• Nicolette Andres

Making Violin Group Class a Priority

In my daydreaming moments recently I have been thinking about what makes teaching so fulfilling for me, in a time where so much feels like it is missing. In my answer to myself I listed the pros: the relationships I build with my students and their parents, watching the children of our communities learn the skills of awareness and artistry, dedicating my time to studying music and violin technique, and practicing problem solving. But one aspect of my teaching that stands out, because of its chance to build community, is group class. In the Suzuki method group classes are a fundamental pillar. Students play songs in their repertoire with others, and focus on aspects of technique, typically once per week in addition to their private lesson. Because many of us (teachers and parents) are over-scheduled and overwhelmed, group classes are the first thing that can be seen as 'optional.' However, without these classes, we are not fulfilling the method's plan as teachers. Dr. Suzuki intended for children to learn among their peers in addition to studying in a private lesson. There is so much learning that happens from watching and hearing others play - if a classmate plays something challenging beautifully, wouldn't you want to as well?


This year I have been teaching two different groups on Zoom. One of twenty-five middle and high school students learning how to play fiddle and folk music, and one of middle school students at the Suzuki Book 4 level. Although teaching these classes has been a challenge this year on Zoom, I still get that feeling of warmth and energy I did when I taught group classes in person. I am so inspired by all of the energy created by the group, and am reminded that so much is possible! Without getting out of our private lesson bubble, how do we know how our skills transfer? How can we feel just how enjoyable it is to play music with others?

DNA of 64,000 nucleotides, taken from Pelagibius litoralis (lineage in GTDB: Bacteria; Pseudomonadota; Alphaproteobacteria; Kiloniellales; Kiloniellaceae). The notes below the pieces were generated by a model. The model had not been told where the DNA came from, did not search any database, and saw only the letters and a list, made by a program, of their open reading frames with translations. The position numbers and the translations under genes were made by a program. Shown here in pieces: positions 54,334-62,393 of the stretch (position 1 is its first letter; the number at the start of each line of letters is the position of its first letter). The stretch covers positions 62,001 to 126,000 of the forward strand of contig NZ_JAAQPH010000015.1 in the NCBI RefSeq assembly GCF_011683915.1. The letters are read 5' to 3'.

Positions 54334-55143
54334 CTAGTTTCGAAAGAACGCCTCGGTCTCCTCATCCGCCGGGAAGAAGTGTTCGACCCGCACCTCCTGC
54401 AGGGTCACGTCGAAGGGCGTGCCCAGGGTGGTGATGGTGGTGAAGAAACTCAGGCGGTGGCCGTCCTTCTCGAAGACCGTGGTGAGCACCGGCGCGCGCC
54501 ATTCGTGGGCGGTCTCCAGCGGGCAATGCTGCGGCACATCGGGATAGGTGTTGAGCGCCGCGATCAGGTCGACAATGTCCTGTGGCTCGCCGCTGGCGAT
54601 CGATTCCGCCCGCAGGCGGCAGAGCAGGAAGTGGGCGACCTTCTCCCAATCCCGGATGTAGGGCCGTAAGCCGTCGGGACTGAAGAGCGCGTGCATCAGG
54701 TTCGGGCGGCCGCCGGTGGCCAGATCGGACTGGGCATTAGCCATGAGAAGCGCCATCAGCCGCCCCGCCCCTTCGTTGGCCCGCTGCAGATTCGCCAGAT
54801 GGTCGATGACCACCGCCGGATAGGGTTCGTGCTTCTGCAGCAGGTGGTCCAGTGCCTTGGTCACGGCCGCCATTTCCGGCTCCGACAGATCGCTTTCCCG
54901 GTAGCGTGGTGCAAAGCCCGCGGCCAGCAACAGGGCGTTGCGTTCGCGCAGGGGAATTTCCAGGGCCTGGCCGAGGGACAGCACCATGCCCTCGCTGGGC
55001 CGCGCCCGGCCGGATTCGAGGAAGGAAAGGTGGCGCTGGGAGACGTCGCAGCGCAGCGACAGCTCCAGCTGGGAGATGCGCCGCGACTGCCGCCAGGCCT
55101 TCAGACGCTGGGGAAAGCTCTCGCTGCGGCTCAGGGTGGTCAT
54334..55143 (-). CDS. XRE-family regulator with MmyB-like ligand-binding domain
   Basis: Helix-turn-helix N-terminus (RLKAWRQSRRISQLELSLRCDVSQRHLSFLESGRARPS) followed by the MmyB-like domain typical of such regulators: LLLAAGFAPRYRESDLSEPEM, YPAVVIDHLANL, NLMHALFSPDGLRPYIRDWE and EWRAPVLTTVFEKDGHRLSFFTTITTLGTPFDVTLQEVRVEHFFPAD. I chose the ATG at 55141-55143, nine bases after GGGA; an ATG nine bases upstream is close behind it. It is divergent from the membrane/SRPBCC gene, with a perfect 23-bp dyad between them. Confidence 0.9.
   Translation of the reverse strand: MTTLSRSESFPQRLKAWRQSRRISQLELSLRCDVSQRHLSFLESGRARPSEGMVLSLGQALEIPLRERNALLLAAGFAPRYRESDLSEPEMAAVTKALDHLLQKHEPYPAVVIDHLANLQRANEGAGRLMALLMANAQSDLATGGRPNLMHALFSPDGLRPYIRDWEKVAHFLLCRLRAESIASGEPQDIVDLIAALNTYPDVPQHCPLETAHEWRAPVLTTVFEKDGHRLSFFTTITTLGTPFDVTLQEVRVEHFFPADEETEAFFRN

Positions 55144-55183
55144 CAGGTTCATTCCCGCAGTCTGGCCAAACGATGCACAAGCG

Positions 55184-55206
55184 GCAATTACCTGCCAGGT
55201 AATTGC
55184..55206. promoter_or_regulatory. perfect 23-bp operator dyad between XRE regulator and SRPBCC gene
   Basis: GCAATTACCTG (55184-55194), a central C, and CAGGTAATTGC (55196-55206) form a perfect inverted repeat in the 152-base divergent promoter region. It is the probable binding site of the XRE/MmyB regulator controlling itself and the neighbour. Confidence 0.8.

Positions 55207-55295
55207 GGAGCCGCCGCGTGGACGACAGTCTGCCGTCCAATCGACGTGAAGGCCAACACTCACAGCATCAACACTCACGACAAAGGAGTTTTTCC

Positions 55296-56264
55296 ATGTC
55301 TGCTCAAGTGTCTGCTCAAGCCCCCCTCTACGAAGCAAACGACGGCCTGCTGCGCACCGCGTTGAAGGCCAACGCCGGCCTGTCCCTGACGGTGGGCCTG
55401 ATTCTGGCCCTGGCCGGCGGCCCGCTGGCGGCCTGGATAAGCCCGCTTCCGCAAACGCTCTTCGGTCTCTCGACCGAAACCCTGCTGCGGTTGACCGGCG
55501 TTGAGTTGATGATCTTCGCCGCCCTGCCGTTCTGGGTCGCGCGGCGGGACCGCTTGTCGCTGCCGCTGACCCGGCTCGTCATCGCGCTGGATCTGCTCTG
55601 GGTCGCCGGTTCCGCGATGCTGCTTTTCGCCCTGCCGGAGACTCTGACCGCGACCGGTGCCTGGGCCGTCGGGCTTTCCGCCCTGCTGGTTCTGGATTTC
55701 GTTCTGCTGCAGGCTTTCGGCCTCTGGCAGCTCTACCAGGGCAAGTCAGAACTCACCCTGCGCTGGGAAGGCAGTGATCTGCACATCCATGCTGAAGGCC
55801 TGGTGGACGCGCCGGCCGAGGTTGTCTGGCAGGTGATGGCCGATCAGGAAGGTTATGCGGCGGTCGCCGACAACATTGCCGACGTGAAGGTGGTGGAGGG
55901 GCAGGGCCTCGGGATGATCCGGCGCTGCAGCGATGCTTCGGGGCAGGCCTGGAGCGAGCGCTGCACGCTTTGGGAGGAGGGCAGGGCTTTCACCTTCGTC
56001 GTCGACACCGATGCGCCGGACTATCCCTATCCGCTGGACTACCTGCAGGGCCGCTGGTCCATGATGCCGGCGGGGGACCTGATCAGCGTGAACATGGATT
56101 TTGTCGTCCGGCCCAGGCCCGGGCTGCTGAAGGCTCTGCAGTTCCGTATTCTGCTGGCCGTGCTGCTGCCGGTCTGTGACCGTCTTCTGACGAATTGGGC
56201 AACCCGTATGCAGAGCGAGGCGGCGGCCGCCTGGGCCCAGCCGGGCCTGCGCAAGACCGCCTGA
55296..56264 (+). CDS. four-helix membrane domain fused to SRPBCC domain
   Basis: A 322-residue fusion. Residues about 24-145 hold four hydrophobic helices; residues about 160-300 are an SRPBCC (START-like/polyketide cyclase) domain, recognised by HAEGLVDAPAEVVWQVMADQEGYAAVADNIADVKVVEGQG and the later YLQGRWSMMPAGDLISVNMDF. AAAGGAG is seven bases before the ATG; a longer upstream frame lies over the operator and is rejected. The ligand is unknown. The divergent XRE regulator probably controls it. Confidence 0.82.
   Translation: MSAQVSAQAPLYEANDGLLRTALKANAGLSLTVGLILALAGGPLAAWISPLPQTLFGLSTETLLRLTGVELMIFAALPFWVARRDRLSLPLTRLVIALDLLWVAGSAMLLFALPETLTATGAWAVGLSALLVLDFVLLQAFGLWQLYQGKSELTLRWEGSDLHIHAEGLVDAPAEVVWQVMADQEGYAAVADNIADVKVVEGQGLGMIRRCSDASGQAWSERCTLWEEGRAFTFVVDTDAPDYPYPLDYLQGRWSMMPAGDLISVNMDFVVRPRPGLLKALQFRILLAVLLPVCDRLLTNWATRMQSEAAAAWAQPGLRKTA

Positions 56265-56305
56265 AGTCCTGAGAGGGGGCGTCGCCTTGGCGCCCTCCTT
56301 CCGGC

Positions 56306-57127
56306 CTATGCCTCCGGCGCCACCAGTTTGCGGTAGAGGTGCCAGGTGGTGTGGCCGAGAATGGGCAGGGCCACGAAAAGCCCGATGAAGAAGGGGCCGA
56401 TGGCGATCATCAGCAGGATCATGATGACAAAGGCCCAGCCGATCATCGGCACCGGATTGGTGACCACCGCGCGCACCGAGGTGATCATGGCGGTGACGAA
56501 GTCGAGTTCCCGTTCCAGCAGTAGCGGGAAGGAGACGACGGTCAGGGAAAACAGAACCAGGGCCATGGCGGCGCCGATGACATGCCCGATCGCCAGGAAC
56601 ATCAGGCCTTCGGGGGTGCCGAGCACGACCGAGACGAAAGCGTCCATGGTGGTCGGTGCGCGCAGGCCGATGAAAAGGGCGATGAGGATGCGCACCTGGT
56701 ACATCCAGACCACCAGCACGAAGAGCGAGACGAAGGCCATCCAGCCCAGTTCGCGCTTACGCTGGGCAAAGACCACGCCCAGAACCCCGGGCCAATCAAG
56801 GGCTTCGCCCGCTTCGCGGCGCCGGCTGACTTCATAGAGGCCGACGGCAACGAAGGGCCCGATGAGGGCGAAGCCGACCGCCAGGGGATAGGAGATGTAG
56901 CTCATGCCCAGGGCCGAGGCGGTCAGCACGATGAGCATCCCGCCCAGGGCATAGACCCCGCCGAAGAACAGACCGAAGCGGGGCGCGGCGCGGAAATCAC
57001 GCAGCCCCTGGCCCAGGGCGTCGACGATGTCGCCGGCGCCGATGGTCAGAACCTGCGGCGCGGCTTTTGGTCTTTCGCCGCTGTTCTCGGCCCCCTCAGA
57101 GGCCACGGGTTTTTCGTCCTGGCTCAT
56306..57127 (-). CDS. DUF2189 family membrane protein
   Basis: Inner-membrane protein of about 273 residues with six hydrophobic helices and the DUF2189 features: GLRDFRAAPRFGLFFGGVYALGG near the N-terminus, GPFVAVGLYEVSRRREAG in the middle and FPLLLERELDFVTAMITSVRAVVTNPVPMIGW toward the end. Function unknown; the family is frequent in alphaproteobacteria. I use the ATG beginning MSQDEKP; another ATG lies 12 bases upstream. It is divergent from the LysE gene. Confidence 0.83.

I was at a jazz show once, and the violinist on stage was speaking to the importance of playing with others. And not just playing with others, but playing with others who are doing what you want to do - playing with professionals. There is an accepted mentality that we should not play with someone we look up to "until we are ready." But how are we supposed to learn? All of the work cannot happen in a vacuum. Being in the same environment as more advanced players is an incredible opportunity, and we should provide this opportunity to others if we have the chance as teachers. In my own studio I may not have the opportunity to bring guests to group class every time, but I am a big proponent of mixing levels and demystifying the skills that set apart advanced players. Everything can be explained when broken down into small steps.


In the past I taught a string class through City Strings in Denver, CO where I only taught students in a group format. The students know they are never alone in their challenges, and there was a group energy created at each class. Something that was not there if someone was missing, something that was a sum of the willingness each student brought to class. The work done in group environments prepares us to be patient, kind, and in turn can offer us support in ways that cannot be paralleled. In a recent class with Suzuki teacher trainer Edward Kreitman I learned of a program in Sao Paulo, Brazil where students begin with only group class, and then start private lessons after basic skills have been learned. So much can be accomplished in a group setting, yet I have found that I have needed to work to shift my perspective to value group settings more. Let's tap into our community!


If you are a Suzuki parent, congratulate yourself on that work! And, ask yourself if you would be able to get even more out of your work if group class was a bigger portion of the Suzuki education. I am shifting how I plan after recognizing the buzz I have after teaching group - I think weekly group class is something I could benefit from more often, and I know my students would as well. Hard work is fun when you have neighbors doing the same, and when you feel understood and supported by others.




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